You understand that the person is being sincere, but at the same time you notice that he has rebuilt his life with the help of, among other things, what his “brain has forgotten.” Take, for example, his home’s electricity supply. It’s provided by a recharging unit which is powered by foot. The construction looks like an exercise bike, put together around the basic structure of a bicycle frame (which was clearly found in a junkyard). A belt leads from the back wheel to a rotating generator, which feeds a car battery. You get the feeling that the plastic bottles and other containers which clutter a good part of the house are not symptoms of a hoarder, but are also being accumulated for some specific purpose.

“For five minutes a day, I spin the pedals and everything’s sorted: it’s good for your heart, there’s light in the house, and I can listen to the news on the radio,” says the creator introducing his retro-gadget (a switch clicks and a Chinese tape recorder without a back panel starts to broadcast). “That’s all I need. I don’t watch television – it uses up a lot of electric energy, you’ll wear yourself out cycling. So you have to use the energy sparingly.”

Having a go at spinning the pedals is too much to resist. It’s not easy exercise – it’s as if you’re cycling uphill. After five minutes your back will definitely be covered in sweat.

Sweating is something to which, with his lifestyle, Leonid is no stranger. The firewood alone, which he chops by hand, takes so much effort! At the same time, there are also economy measures taken here: the big brick stove in the middle of the house has become part of the interior because it uses up too much firewood. Instead, the house is heated by a small cast-iron stove. The bath house is out of action for the same reason. There is a small cubicle for washing which is half the size of the vestibule in a passenger train – set it up once and the job is done.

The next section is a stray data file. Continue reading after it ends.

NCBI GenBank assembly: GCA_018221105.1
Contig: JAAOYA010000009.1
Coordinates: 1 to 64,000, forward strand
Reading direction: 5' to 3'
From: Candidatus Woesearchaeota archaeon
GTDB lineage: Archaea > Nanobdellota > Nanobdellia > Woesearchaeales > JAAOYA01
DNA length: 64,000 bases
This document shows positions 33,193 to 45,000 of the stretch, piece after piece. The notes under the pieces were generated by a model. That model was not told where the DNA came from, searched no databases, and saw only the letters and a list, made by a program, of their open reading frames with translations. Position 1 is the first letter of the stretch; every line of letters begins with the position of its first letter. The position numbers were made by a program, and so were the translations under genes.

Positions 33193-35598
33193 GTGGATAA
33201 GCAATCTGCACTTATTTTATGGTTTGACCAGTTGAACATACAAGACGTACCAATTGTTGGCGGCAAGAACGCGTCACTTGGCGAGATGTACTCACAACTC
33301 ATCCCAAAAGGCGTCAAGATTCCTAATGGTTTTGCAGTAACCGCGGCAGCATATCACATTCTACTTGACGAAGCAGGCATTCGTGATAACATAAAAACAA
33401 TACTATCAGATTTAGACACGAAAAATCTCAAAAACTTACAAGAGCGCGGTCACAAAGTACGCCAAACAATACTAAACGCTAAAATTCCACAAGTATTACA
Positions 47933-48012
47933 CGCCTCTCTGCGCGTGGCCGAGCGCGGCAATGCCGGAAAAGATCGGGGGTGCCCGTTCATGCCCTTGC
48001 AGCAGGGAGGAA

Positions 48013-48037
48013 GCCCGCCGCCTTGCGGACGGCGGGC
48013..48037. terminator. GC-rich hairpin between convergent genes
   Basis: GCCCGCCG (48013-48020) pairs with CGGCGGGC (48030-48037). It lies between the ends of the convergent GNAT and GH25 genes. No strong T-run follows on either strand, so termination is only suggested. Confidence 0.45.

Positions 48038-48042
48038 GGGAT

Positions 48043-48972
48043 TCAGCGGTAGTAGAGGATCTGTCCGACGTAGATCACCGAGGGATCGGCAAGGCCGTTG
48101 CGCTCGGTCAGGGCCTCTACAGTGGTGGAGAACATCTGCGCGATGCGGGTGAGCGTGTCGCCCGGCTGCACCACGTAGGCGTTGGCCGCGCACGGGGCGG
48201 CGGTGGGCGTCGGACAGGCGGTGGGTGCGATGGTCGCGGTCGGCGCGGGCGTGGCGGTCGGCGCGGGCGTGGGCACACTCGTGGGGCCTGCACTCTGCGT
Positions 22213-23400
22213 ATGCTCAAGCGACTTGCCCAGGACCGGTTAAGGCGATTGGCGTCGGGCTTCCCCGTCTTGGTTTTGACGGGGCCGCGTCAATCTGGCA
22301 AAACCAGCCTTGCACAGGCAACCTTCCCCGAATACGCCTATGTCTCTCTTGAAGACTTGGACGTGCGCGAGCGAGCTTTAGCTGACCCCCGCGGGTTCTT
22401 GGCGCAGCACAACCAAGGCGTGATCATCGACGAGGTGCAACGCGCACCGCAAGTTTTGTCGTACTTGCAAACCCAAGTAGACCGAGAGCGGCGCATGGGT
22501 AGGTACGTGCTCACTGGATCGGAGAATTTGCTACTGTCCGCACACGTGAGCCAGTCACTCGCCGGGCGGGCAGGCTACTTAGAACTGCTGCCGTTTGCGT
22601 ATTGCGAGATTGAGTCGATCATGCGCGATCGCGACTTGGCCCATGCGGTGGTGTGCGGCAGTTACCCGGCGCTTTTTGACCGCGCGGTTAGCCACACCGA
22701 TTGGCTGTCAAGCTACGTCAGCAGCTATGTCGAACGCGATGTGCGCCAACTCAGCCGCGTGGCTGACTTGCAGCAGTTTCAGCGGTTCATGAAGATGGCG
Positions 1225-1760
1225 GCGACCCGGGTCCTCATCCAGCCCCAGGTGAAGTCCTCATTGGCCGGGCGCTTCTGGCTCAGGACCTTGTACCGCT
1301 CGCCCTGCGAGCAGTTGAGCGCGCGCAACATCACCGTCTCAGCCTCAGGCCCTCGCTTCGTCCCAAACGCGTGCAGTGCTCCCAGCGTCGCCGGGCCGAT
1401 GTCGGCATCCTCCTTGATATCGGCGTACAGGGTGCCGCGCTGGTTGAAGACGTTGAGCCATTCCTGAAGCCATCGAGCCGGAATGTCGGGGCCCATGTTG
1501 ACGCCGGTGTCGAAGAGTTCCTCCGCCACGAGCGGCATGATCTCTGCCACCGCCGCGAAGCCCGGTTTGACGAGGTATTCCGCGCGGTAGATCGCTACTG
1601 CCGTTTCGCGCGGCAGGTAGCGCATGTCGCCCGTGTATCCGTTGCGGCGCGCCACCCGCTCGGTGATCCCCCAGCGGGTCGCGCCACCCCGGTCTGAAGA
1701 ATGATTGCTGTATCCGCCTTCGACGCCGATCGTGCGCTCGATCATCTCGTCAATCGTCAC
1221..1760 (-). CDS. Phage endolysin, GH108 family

Judging by appearances, the forest dweller bathes regularly. He’s well-groomed and generally looks great for his 74 years. However, it’s unlikely that he set himself this goal when, in 1999, after retiring, he moved here permanently. Before that he also came here regularly, when he worked at the lumber mill here. Now, the only reminders of those times are a few decrepit outbuildings and the house itself, which the new occupant had to finish building and insulate.

The garlands of dried mushrooms and bunches of some kind of plant hanging from the ceiling move us onto the topic of food and health. As it turns out, Leonid didn’t plan on becoming a herbalist (apart from adding a few herbs to tea which, when seasoned with salt and pepper, he considers to be the most important medicine), just as he didn’t turn out a gardener, as evidenced by the rotting cucumber plot underneath his window. Two or three times a month he walks ten kilometers to Sabik for groceries, and he also needs to collect his pension, magazines and newspapers at the post office. The elderly man admits that he stopped reading books a long time ago, but he subscribes to the printed press. To get to the road in winter he has to stamp out a path in the show. He used to use skis, which he’d leave not far from the road, but once, when returning from the village, he found that they weren’t there. Someone had taken a fancy to the old hunting skis.